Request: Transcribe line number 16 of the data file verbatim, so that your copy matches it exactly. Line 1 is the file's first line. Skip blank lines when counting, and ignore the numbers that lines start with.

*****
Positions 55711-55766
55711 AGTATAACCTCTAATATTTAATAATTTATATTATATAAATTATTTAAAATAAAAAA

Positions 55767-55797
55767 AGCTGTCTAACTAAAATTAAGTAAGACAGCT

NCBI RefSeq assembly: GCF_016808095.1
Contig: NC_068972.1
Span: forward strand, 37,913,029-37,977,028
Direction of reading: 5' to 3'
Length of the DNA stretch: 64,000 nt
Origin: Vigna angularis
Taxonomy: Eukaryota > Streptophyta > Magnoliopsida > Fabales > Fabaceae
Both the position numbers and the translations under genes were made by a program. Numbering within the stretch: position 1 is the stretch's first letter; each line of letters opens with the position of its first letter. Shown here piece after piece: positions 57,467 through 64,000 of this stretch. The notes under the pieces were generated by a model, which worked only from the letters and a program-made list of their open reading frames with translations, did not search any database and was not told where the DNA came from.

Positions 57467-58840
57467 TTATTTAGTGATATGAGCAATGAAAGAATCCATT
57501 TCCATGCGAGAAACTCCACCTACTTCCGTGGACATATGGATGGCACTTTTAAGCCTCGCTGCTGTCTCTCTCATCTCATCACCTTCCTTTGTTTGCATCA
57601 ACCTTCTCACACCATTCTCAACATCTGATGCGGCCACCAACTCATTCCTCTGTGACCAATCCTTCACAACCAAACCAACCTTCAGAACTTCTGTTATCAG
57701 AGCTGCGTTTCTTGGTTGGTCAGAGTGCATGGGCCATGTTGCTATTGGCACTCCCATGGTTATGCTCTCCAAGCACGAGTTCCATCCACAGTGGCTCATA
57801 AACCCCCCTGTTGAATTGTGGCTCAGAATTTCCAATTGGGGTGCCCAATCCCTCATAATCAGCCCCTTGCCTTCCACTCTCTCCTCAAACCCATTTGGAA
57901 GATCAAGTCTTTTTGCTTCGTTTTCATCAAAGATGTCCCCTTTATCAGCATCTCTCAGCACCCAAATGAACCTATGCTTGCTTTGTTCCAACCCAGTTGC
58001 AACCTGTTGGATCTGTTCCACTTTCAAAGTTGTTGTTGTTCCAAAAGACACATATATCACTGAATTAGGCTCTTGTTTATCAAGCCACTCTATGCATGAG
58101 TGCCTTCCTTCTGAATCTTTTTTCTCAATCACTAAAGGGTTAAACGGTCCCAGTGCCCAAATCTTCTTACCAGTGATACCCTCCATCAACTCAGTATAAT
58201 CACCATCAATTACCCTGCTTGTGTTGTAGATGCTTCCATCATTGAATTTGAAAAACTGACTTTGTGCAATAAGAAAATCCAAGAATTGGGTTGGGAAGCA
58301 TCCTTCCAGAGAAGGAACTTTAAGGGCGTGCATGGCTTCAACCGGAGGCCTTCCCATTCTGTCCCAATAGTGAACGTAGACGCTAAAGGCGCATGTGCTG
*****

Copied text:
57601 ACCTTCTCACACCATTCTCAACATCTGATGCGGCCACCAACTCATTCCTCTGTGACCAATCCTTCACAACCAAACCAACCTTCAGAACTTCTGTTATCAG